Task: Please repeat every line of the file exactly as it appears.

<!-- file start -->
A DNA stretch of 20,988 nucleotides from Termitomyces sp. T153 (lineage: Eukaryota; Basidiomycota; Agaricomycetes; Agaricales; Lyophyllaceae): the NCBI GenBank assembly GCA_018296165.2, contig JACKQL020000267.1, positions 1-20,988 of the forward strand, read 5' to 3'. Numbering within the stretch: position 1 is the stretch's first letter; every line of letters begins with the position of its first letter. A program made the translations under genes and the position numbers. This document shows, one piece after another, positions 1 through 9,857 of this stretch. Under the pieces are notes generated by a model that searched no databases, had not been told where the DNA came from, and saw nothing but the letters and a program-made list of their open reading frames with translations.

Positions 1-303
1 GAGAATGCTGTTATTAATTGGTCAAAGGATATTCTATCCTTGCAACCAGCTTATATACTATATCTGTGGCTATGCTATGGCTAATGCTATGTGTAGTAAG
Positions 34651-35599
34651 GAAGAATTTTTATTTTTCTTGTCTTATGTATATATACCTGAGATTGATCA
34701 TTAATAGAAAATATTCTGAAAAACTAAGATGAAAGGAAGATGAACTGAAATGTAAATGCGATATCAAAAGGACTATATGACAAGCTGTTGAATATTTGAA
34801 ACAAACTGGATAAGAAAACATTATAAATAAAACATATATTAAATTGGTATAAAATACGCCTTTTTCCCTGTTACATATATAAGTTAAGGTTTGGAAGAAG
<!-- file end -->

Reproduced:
A DNA stretch of 20,988 nucleotides from Termitomyces sp. T153 (lineage: Eukaryota; Basidiomycota; Agaricomycetes; Agaricales; Lyophyllaceae): the NCBI GenBank assembly GCA_018296165.2, contig JACKQL020000267.1, positions 1-20,988 of the forward strand, read 5' to 3'. Numbering within the stretch: position 1 is the stretch's first letter; every line of letters begins with the position of its first letter. A program made the translations under genes and the position numbers. This document shows, one piece after another, positions 1 through 9,857 of this stretch. Under the pieces are notes generated by a model that searched no databases, had not been told where the DNA came from, and saw nothing but the letters and a program-made list of their open reading frames with translations.

Positions 1-303
1 GAGAATGCTGTTATTAATTGGTCAAAGGATATTCTATCCTTGCAACCAGCTTATATACTATATCTGTGGCTATGCTATGGCTAATGCTATGTGTAGTAAG
Positions 34651-35599
34651 GAAGAATTTTTATTTTTCTTGTCTTATGTATATATACCTGAGATTGATCA
34701 TTAATAGAAAATATTCTGAAAAACTAAGATGAAAGGAAGATGAACTGAAATGTAAATGCGATATCAAAAGGACTATATGACAAGCTGTTGAATATTTGAA
34801 ACAAACTGGATAAGAAAACATTATAAATAAAACATATATTAAATTGGTATAAAATACGCCTTTTTCCCTGTTACATATATAAGTTAAGGTTTGGAAGAAG